Inspired by a true story, Hans Fallada’s Alone in Berlin is the gripping tale of an ordinary man’s determination to defy the tyranny of Nazi rule. This Penguin. Written in two months in , Alone in Berlin, Hans Fallada’s the novel was published as Jeder stirbt für sich allein (Every Man Dies Alone). Every Man Dies Alone. by Hans Fallada, translated from the German by Michael Hofmann (Melville House; $27). Fallada wrote this novel in.

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At the age of 18 Fallada had narrowly escaped a murder prosecution following the death of a friend in a failed suicide pact, and this led to the first of many incarcerations in psychiatric institutions. Towards the end of his life he was again prosecuted for making drunken threats with a gun against Anna Issel, from whom he had recently been divorced.

In any society Fallada would have struggled, but he had the supreme misfortune to be born at a time when writers who wanted to avoid the attentions of the Gestapo could choose between compromise, silence or exile. Fallada’s choices led at one point to his arrest by the Nazi militia, and at another to close contact with Goebbels.

Every Man Dies Alone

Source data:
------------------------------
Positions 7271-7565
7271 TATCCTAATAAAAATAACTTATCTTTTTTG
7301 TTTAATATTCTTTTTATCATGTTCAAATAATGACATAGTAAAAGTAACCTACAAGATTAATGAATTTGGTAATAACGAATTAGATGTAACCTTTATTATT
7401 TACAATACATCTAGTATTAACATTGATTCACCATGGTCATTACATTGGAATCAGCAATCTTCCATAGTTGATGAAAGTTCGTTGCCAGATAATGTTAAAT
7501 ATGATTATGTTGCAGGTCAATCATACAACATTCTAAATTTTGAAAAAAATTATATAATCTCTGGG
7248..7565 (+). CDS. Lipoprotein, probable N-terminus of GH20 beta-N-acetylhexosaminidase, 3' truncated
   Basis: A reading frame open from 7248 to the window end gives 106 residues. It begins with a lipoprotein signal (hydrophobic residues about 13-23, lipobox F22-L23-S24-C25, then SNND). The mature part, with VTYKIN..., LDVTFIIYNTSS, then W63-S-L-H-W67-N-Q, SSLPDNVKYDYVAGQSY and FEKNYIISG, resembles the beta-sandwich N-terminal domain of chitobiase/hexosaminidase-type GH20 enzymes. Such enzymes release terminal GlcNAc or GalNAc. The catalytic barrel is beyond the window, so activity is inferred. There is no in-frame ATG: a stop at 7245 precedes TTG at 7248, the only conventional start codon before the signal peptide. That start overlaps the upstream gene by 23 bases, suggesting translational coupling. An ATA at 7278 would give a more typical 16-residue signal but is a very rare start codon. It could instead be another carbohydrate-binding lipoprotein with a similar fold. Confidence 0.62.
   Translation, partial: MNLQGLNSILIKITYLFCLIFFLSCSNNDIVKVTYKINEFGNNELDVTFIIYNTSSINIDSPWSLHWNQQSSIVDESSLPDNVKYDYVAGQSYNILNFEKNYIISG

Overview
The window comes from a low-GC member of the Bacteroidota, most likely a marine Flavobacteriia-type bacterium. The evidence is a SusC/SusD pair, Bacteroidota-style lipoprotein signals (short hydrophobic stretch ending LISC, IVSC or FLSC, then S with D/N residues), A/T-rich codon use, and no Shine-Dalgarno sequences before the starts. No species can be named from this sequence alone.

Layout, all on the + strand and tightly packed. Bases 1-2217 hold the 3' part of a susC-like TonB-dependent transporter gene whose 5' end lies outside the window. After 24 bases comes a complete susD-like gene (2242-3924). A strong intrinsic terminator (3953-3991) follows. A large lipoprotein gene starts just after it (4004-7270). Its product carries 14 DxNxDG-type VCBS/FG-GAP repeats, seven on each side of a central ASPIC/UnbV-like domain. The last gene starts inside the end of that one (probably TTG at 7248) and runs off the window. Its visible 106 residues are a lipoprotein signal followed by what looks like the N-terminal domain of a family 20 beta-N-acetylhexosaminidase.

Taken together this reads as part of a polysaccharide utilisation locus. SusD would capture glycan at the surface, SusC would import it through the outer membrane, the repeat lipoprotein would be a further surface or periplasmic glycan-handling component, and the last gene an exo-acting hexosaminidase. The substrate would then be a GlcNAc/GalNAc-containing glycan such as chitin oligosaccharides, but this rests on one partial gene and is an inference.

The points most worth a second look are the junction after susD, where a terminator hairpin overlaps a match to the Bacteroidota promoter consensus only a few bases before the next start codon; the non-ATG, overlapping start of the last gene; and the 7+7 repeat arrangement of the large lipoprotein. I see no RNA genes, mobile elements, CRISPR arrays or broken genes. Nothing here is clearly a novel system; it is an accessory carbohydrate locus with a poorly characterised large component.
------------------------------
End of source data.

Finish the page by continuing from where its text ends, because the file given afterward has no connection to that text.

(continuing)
His writing career was unstable and full of paradoxes, just as his life was lived in intimacy with humiliation and terror. The extraordinary texture of Alone in Berlin comes from the way in which everything is observed and represented as if “from below”, from within this dynamic of humiliation and terror, and yet the representation is sharp, exact, ironic, devastating. This is history seen from the backstreets, and from its viewpoint Nazi Germany at war is both intensely rigid and intensely unstable.

A thousand regulations and prohibitions take the place of law, while justice is destroyed by an insistent appeal to the most sordid, cruel and mean-spirited elements in human nature. Hans Fallada based Alone in Berlin on the true case of Elise and Otto Hampel, a working-class couple from Berlin, who began their own campaign against the Nazi regime following Elise’s brother’s death in action in France.

For more than two years the Hampels wrote and secretly distributed postcards within Berlin, urging the German people to realise that Hitler’s war was their death and that there would never be peace under the Nazis. In September they were arrested, tried by a “People’s Court” and executed. After the war, Fallada was given access to Gestapo files concerning the case, with interrogation records as well as examples of the postcards.

The files also contained photographs which appear to have influenced Fallada’s physical descriptions of his fictional couple, Otto and Anna Quangel.

The Hampels did indeed die alone, as they had acted alone. In the novel, Otto and Anna ponder their own isolation and wonder at the reach of their resistance. Have their postcards been picked up and read, or have they all been destroyed or handed in to the police immediately? Have their actions had any effect at all, other than to lead to the destruction of their own lives and of lives which have touched theirs? Fallada’s handling of these questions is very subtle. The moral question is profound: And, if so, how is this effect felt and where is it manifested?